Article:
Ireland’s historic marriage equality referendum decision has been officially ratified by President Michael D Higgins, bringing legislation allowing same sex marriages one step closer to finalisation.
An Áras an Uachtaráin spokesperson confirmed the long-awaited move at the weekend after a number of legal challenge attempts by citizens to prevent the referendum result from being implemented.
On May 22, Ireland voted by 62%-38% in favour of allowing people of the same sex to marry each other in a landslide decision which gained worldwide attention.
However, before marriages could be allowed, the result still had to be signed off on by President Higgins before a specific bill implementing the necessary changes is introduced.
Speaking after the president agreed to the changes on Saturday evening, Justice and Equality Minister Frances Fitzgerald said the required legislation will now be put before the Dáil when it returns next month, at which point same sex marriages will be allowed.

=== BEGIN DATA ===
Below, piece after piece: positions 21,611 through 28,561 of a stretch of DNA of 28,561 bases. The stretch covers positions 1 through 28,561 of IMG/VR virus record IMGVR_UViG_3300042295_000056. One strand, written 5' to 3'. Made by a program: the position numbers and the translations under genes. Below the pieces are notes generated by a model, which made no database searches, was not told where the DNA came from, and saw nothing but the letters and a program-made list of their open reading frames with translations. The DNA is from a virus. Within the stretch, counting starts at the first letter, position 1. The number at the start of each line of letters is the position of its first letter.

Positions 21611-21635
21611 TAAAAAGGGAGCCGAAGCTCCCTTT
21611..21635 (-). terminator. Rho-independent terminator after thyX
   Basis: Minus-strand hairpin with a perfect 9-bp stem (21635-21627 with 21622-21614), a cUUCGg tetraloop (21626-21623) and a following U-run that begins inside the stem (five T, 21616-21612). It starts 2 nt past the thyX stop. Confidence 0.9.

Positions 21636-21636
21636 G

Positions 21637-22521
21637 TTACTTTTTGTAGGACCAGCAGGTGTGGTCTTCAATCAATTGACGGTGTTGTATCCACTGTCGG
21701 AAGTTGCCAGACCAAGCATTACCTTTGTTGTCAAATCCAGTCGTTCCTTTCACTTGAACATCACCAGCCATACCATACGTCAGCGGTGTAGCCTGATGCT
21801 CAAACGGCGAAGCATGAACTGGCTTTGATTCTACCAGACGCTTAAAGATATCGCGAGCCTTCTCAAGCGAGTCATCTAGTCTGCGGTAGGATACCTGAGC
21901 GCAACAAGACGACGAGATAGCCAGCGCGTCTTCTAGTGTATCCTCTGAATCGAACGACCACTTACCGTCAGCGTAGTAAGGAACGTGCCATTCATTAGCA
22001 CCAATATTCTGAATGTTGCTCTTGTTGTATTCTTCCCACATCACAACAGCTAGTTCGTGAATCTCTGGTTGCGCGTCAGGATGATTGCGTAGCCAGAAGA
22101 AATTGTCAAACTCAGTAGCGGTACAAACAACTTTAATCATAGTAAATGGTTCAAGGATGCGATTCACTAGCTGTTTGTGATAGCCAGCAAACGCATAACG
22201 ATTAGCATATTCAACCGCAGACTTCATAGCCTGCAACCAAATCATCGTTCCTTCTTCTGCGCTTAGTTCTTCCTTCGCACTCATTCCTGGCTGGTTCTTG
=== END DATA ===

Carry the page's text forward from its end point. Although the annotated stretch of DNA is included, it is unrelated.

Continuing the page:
“In the coming weeks, we will see the new Marriage Bill 2015 introduced to make the changes in the law and to make it a reality that in Ireland in 2015, marriages will be possible between people without distinction as to their sex,” the senior cabinet member explained.
It is expected that same sex couples will be able to marry in Ireland before the end of the year, with a large number of people already planning their weddings in response to the referendum result last May.
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